These reforms are vital if we are to adequately prepare students for the realities of the workforce today and tomorrow. But at the same time, a serious policy for providing students with skills and employers with a pipeline of qualified employees must include serious funding levels. Despite the fact that our workforce challenges have gotten more complex – and will continue to do so – the legislation calls for a CTE funding level that is more than $5 million below FY2007. While it does increase funding over current levels, there can be no doubt that a greater commitment will be needed.
The American Farm Bureau Federation got in on the action as well, sending a letter encouraging the law’s swift passage. In a post on Morning Ag Clips, AFPF President Zippy Duvall emphasized “A skilled workforce is needed in rural America, just as it is in urban and suburban communities.”
As we at ACTE prepare for Congress to return later this fall and move forward on Perkins, we worked with our partners at Advance CTE to prepare a comprehensive summary of the House bill. Please take some time this summer to review the summary and let us know if you have any questions or concerns!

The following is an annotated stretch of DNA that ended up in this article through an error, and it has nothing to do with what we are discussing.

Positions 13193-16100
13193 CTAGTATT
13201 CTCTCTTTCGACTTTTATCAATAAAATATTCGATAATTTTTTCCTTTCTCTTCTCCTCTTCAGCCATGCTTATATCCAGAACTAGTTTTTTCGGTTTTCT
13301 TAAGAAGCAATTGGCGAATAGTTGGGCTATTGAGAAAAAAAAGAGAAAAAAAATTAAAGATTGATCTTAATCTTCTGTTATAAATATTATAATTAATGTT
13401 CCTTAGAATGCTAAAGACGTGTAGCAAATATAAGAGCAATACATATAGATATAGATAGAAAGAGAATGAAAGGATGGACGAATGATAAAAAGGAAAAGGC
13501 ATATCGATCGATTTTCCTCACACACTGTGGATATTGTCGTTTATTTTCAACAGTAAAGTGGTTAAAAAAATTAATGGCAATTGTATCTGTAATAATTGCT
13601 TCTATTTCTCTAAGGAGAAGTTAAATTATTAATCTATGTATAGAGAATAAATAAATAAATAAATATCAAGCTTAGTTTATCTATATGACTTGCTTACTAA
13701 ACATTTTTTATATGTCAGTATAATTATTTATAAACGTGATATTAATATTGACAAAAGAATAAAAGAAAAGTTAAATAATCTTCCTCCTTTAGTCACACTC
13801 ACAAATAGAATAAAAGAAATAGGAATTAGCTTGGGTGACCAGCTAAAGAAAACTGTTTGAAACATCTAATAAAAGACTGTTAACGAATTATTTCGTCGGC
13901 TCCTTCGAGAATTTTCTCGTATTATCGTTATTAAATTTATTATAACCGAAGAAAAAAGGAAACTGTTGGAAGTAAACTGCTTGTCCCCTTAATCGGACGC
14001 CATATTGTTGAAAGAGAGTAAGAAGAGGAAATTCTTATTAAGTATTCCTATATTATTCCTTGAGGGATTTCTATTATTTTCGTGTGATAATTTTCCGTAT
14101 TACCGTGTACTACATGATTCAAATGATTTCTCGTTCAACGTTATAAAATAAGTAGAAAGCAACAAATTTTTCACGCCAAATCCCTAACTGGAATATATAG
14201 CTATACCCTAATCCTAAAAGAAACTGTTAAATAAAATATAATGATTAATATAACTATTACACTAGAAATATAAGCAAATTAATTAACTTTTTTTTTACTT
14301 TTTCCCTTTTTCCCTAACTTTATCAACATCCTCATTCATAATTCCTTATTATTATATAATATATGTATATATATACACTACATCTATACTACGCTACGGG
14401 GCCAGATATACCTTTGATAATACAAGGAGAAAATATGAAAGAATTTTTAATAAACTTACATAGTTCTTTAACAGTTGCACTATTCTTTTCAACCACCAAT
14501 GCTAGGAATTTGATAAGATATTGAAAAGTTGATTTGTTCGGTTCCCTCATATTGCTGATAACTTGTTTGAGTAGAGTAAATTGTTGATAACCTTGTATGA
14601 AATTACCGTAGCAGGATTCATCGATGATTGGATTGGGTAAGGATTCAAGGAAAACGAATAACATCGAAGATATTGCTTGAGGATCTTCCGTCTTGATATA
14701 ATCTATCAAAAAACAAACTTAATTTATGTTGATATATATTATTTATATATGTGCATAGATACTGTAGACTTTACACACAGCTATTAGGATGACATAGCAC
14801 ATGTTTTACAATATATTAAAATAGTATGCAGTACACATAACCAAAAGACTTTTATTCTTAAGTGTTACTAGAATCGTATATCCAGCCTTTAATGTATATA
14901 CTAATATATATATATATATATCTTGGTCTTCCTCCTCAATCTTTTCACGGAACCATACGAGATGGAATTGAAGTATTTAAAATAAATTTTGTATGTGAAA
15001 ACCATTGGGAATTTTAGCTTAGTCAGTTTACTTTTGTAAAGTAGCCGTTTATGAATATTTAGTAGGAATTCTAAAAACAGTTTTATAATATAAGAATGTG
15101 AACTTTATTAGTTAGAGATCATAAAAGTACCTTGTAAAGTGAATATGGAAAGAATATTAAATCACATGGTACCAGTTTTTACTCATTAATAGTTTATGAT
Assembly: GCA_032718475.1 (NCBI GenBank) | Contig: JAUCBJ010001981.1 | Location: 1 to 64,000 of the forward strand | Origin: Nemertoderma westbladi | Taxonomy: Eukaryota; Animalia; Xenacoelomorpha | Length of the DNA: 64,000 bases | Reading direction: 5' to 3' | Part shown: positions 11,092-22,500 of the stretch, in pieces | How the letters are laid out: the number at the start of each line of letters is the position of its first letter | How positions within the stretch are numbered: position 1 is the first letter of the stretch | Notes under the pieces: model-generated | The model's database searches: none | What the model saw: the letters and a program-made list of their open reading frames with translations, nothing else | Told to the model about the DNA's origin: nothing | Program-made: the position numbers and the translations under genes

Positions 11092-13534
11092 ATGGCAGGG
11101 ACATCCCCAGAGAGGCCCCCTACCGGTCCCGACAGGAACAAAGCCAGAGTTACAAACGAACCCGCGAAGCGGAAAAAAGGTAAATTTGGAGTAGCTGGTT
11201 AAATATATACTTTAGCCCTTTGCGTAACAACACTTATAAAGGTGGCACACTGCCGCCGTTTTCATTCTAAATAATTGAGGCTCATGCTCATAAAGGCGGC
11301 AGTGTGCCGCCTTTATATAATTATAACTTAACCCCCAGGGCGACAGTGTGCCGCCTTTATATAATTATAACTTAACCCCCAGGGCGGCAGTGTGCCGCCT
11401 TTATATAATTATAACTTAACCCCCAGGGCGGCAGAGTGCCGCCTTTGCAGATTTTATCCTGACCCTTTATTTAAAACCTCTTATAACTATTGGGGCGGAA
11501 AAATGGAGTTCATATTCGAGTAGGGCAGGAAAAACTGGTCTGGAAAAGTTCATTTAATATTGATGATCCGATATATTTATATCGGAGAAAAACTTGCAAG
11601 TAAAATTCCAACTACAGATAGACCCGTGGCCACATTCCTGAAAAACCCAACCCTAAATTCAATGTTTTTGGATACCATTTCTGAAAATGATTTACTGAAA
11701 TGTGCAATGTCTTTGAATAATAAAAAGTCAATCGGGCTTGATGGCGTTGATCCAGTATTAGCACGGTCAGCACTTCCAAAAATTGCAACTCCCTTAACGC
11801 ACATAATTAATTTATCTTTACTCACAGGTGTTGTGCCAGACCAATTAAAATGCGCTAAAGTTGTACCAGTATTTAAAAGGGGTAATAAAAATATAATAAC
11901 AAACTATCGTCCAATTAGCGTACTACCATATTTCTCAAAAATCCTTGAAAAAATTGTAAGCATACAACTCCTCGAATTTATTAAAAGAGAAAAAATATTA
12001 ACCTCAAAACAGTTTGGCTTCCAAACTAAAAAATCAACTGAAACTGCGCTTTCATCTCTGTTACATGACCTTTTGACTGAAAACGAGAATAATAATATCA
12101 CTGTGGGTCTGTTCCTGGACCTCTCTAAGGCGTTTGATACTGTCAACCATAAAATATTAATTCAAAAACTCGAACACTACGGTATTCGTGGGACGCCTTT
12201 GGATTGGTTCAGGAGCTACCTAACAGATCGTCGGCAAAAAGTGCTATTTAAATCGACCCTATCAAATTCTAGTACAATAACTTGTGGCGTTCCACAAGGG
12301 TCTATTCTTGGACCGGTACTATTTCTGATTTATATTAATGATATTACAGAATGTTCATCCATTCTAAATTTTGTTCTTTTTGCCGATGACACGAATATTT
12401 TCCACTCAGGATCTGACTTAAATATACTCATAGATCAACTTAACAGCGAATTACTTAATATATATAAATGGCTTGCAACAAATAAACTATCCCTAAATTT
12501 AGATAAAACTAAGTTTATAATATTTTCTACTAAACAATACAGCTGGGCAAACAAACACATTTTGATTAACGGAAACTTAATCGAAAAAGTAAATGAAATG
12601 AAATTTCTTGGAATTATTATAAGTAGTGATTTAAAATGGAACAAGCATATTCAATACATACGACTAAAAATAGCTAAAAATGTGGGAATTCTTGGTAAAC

Posted by Alisha Hyslop on 07/25/2016 at 04:16 PM in Perkins | Permalink
Alignment between secondary CTE programs and Registered Apprenticeship is the focus of a new report from the National Center for Innovation in CTE.
CTE programs on the high school level and the U.S. Department of Labor’s Registered Apprenticeship (RA) program, which is more common for postsecondary student-workers, both incorporate school-based and work-based learning. CTE programs typically provide an entrée to classroom studies and work-based learning in a particular career area, while RA is more intensive and specialized.
The publication reviews the alignment between secondary CTE and RA in six states: Connecticut, Florida, Kentucky, North Carolina, Rhode Island and Washington. NCICTE researchers identified three strategies for alignment: